DALLAS, March 7th, 2013 – U.S. Senator John Cornyn (R-TX) offered an amendment to exempt all U.S. military personnel and veterans from a proposed ban on “assault weapons”. The committee briefly discussed the future of American gun ownership.
Cornyn highlighted the contradiction and inequality of the Assault Weapons Ban of 2013. The sponsors had deemed assault weapons too dangerous for civilian self-defensive purchase over safety and training concerns. But under the Feinstein Law, government employees and retired law enforcement are exempt from the assault weapons ban while hundreds of millions of Americans are not.
Coryn questioned this unnecessary, peculiar new division of property rights and self-defense. An entire new market would emerge from such a ban. If American history of the 21st century proves correct, violence would skyrocket. This congressional edict creates a foreign set of powerful rules for equal Americans.
"Is it because we [the Senate] believe they [only retired police] have some special competency and training to use these weapons to defend themselves and others, or do we think their families are worthy of special protection?"
The Senator clarified his belief that Americans must determine how best to defend their homes and communities. "If you don’t believe these weapons can be used lawfully for self-defense, then you should be offering an amendment to strike the pass for law enforcement. But of course, I don’t expect that,” Cornyn said to Feinstein and the co-sponsors.
In response to his amendment Senator Dianne Feinstein (D-CA), a notorious proponent of gun control, demonstrated a rather callous disregard for the 1.8 million veterans residing in California, and a fundamental misunderstanding of mental health issues.
"The problem with expanding this is that, you know, with the advent of PTSD, which I think is a new phenomenon as a product of the Iraq War, it’s not clear how the seller or transfer of a firearm covered by this bill would verify that an individual was a member or veteran and there was no impairment of that individual with respect to having a weapon like this.
I think you have to – if you’re going to do this, find a way that veterans who are incapacitated for one reason or another mentally, don’t have access to this kind of weapon,” the Senator said.
Between the congressional failure to manage veteran's services and discriminatory statements, veterans feel attacked by the same lawmakers that sent them into combat. Inconceivable bills entrusting a veteran’s Second Amendment rights to the incompetent VA and the Department of Homeland security asserting veterans are terrorist threats stirs distrust of government officials’ intentions.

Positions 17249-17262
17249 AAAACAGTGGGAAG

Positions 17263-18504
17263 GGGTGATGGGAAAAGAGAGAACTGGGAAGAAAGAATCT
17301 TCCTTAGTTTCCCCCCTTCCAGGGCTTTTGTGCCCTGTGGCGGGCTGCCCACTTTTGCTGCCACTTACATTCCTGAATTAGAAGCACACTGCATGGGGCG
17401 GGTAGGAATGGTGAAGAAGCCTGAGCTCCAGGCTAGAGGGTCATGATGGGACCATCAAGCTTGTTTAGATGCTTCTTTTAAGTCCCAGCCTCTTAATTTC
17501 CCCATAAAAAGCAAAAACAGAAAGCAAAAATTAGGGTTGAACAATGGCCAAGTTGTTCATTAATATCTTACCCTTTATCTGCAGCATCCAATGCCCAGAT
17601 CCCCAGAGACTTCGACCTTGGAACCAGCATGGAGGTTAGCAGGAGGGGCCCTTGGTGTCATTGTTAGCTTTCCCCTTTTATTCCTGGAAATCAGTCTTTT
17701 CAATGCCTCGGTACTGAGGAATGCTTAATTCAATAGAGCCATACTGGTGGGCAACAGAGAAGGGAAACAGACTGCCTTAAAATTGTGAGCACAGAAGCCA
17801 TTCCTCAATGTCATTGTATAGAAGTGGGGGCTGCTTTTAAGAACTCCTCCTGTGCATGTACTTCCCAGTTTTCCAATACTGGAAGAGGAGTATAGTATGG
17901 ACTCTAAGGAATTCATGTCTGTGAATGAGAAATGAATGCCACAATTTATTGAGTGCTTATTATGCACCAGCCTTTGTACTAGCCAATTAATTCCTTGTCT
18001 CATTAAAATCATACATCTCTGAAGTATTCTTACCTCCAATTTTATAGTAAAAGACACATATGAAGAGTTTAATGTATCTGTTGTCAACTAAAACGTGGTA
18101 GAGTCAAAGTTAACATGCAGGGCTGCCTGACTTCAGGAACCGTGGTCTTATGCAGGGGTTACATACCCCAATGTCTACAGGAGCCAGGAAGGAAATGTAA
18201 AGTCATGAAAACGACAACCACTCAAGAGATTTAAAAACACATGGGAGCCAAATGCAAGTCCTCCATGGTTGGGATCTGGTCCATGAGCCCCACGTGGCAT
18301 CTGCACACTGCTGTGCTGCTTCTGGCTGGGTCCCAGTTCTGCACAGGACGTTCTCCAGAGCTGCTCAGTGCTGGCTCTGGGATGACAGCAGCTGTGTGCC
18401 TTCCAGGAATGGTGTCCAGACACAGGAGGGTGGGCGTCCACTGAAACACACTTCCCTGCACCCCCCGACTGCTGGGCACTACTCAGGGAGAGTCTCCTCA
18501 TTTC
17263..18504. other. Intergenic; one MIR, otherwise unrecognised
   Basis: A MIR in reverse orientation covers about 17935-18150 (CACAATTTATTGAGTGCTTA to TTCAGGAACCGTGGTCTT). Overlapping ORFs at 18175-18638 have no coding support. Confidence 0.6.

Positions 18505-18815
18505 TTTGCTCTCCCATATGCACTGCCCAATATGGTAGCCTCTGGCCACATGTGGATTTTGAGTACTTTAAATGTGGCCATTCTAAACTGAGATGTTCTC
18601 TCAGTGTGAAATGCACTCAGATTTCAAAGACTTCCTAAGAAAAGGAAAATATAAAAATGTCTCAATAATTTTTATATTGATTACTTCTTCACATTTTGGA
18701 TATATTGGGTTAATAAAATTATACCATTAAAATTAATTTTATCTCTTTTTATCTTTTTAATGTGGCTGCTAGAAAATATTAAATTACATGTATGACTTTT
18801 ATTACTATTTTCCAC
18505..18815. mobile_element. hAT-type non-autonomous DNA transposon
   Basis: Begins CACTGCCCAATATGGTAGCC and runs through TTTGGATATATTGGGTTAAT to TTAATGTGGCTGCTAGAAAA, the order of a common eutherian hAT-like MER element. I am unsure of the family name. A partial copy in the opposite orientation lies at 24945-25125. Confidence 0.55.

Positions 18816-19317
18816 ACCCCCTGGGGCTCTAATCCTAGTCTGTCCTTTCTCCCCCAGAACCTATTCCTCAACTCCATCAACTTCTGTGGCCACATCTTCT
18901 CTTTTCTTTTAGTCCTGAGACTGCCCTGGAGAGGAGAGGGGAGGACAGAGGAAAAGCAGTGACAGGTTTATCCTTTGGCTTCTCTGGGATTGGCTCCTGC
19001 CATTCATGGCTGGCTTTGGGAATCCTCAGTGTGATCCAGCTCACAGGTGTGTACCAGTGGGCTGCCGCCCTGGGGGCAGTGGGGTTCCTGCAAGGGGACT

“As a combat veteran, I will not be lumped in with convicted felons, murders, and rapists, nor should I be. Combat veterans, especially those with combat related PTSD, put our butts on the line for our freedoms. We won’t be thrown under the bus!” said a poster in an online forum.
“But if the PTSD vet becomes a cop, then he’s exempt, right? Because PTSD magically goes away when you put on a different uniform? Why is there no accountability for the ignorance these senators have been proposing? Our rights have no stipulations,” said another veteran.
Post-Traumatic Stress is a condition naturally resulting from trauma exposure and not exclusive to American military servicemembers. An estimated 8% of Americans will experience PTSD. Women are twice as likely as men to develop symptoms and seven million U.S adults (3.6%) have PTSD during the course of a given year.
Intense feelings of fear, helplessness and stress patients endure can be caused by physical, emotional, sexual abuse, or drug addiction. Exposure to occupational horror, violence, grief or trauma, including law enforcement, medical professionals, emergency workers and soldiers, can all cause PTSD. PTSD is a natural, human response to tragedy or suffering.
These weapons in question are owned by millions of law-abiding Americans, and are no more lethal than millions of firearms that would remain legal after an “assault weapons ban”. They fire at the same bullet-per-trigger-pull rate and speed as the average semi-automatic and revolver, while many hunting rifles are more dangerous. They are used in roughly 1% of crimes.
Denying rights for some special entities of Americans based on prejudices while advocating the same rights be extended to another group that may also share these impairments demonstrates and unacceptable level of bigotry toward American veterans, a disregard for our system of law, which does not pronounce anyone guilty, until proven guilty.
Any American, whether veteran or otherwise, that is ruled mentally deficient by a court of law, is currently forbidden from purchasing firearms. A dishonorable discharge, a criminal record and various other restrictions exist to prevent criminals from owning firearms. Insinuating that 22 million law-abiding American veterans cannot sell, trade or buy certain types of highly popular weapons because they may be “impaired” demonstrates an unacceptable disregard for their service to the American government.
In his closing remarks, Senator Cornyn clarified that America’s veterans “are the most highly trained and qualified individuals to own these weapons for self-defense”. He encouraged the Senate to “properly consider disarming them from protecting families and communities.”
The amendment failed 9-9, but Feinstein agreed they could “sit down to see if they can work something out.” The committee reconvenes next week. The Assault Weapons Ban of 2013 is being prepped for Senate debates. To reach your representatives to express your opinion on this matter, let them hear what's on your mind.
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